Can Nigeria Overcome Its Security Challenges?


One of the campaign thrusts of the All Progressives Congress (APC) before the general election in 2015 was to end the security challenges the nation faces once it assumed office. That was a potent campaign point the then opposition party used against the Peoples Democratic Party (PDP) which was in power and ousted it.
The most visible problem at that time was the insurgency by the Boko Haram Islamist terrorist group that mainly operated in the North East. They unleashed ceaseless attacks on innocent Nigerians and different parts of the country. This development caused the displacement of a large number of persons who now live in internally displaced persons’ (IDP) camps situated in the affected areas and beyond.
At the last count, the death toll arising from the Boko Haram insurgency was not less than 20,000 while over two million persons had been displaced. There are disparate casualty figures of security agents involved in the war against the insurgents.
Soon after the inauguration of President Muhammadu Buhari’s administration, it went into business, declaring war on the terrorists. Changes were effected in the military hierarchy while deadlines were issued to achieve set targets or goals, particularly in eliminating the insurgents from occupied Nigerian territories.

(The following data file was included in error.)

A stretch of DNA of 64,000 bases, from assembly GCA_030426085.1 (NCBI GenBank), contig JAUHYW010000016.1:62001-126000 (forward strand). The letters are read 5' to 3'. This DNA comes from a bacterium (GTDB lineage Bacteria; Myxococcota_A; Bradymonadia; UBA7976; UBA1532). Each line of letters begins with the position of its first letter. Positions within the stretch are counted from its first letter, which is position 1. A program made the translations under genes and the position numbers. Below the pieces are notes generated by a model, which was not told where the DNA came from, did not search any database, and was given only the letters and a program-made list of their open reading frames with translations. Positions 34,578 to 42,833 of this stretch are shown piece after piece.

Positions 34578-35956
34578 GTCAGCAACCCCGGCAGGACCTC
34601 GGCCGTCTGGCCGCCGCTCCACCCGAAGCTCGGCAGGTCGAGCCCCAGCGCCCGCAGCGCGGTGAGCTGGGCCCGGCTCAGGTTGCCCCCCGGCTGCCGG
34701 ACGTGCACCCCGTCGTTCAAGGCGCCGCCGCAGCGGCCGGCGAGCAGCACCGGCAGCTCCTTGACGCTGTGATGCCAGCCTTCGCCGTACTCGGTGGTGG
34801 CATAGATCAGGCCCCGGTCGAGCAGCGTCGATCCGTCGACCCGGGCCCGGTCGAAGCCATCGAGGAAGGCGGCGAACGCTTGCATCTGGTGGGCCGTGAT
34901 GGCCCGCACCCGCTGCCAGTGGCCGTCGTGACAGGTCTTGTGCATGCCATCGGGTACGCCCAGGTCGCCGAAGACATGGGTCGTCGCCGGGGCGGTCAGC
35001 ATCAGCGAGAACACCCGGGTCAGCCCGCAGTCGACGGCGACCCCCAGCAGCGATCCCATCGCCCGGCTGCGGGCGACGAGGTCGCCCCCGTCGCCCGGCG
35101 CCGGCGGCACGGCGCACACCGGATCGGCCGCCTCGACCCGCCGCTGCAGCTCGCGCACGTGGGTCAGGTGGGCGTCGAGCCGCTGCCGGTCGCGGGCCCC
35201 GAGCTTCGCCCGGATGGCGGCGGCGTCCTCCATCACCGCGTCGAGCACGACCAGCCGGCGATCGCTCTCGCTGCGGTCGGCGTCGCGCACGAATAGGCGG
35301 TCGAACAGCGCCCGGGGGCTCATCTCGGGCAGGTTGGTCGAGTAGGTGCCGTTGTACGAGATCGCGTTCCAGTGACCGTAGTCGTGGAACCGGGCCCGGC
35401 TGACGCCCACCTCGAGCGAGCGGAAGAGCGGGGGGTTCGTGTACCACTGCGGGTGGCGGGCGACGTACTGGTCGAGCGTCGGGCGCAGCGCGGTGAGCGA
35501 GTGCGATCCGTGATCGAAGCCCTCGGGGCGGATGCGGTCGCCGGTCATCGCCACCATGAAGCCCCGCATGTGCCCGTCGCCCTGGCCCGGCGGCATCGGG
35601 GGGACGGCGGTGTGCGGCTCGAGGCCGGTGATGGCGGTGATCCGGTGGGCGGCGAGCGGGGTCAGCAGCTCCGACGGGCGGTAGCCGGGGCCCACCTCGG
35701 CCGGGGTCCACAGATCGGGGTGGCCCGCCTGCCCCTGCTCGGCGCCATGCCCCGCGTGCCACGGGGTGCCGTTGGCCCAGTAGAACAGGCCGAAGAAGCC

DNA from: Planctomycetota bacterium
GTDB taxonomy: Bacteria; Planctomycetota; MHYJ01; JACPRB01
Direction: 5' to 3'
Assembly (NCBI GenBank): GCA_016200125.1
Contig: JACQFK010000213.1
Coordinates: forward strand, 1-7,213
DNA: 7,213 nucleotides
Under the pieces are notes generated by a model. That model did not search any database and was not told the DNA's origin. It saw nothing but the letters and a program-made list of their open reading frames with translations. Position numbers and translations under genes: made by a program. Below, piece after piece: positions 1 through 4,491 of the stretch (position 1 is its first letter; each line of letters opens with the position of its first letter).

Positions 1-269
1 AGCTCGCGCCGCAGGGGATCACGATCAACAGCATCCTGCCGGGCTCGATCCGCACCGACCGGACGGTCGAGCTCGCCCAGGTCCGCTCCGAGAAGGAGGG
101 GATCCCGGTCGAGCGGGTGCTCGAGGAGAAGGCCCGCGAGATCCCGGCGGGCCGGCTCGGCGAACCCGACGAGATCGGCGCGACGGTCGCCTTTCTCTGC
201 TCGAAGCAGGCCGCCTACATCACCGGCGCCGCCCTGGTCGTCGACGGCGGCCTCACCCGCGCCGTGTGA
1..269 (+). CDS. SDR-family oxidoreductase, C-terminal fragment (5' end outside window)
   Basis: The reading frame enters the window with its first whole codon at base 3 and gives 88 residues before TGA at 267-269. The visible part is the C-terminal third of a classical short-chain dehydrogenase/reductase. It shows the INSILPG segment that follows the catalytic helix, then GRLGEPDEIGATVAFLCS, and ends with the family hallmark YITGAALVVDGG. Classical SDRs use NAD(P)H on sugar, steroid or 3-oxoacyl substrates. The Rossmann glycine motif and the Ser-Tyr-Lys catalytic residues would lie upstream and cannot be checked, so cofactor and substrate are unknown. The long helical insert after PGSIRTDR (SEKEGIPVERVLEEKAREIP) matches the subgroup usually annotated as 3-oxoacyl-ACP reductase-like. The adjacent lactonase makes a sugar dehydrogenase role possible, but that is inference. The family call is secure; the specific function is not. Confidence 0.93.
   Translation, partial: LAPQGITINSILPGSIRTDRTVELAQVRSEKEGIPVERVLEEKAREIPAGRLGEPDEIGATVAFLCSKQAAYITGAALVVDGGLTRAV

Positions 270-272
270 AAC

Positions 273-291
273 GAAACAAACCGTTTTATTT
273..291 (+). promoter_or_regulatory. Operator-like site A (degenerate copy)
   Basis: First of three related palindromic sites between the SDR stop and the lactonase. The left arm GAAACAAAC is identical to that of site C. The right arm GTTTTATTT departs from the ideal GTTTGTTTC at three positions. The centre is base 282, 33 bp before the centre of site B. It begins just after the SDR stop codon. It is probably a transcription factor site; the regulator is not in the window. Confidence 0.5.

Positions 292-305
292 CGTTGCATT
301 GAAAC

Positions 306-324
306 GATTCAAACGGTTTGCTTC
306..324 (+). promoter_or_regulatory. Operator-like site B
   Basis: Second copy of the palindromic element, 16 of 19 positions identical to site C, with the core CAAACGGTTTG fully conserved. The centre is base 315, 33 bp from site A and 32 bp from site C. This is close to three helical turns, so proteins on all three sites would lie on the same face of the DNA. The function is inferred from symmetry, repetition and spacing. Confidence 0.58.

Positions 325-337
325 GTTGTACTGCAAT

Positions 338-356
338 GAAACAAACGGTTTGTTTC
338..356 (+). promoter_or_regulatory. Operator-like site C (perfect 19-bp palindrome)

Few successes were achieved in the fight, especially when some of the missing Chibok girls were returned after negotiations with the terrorists. But the success story has not gone beyond that as the group has never ceased from attacking targets even when the government declared that it had technically defeated the terrorists.
Then came the Dapchi school girls kidnap saga in Yobe State where 110 students of Government Girls Technical Science College, Dapchi, were abducted by the insurgents. But to the elation of most Nigerians, 104 of them were eventually released. One person, Leah Sharibu, is still held while five students died in their custody.
As the war against Boko Haram raged, the herdsmen/farmers’ conflict that enjoyed minimal existence, suddenly escalated and resulted in several deaths and destruction of property. Benue, Zamfara, Taraba, Kaduna, Plateau and some other states were affected by herdsmen/farmers’ clash, banditry or sectarian/religious crisis respectively.
Kidnappings, armed robbery, ritual killings and assassinations are added dimensions to the security challenges confronting the country and are stretching it to the limits, sometimes threatening the very foundation of its existence. Some analysts have attributed the disturbing trend to political dissatisfaction, ethnic and religious differences, perceived societal neglect and poverty, corruption, unemployment, uneven development, etc.
A retired police officer, Mr. Robert Dike, said a holistic approach was required to tackle the new security challenges. According to him, it is important for all security agencies to synergise and share intelligence to curtail crime in the country. He said security was everyone’s business and went ahead to state that no Nigerian should be apathetic to the issue.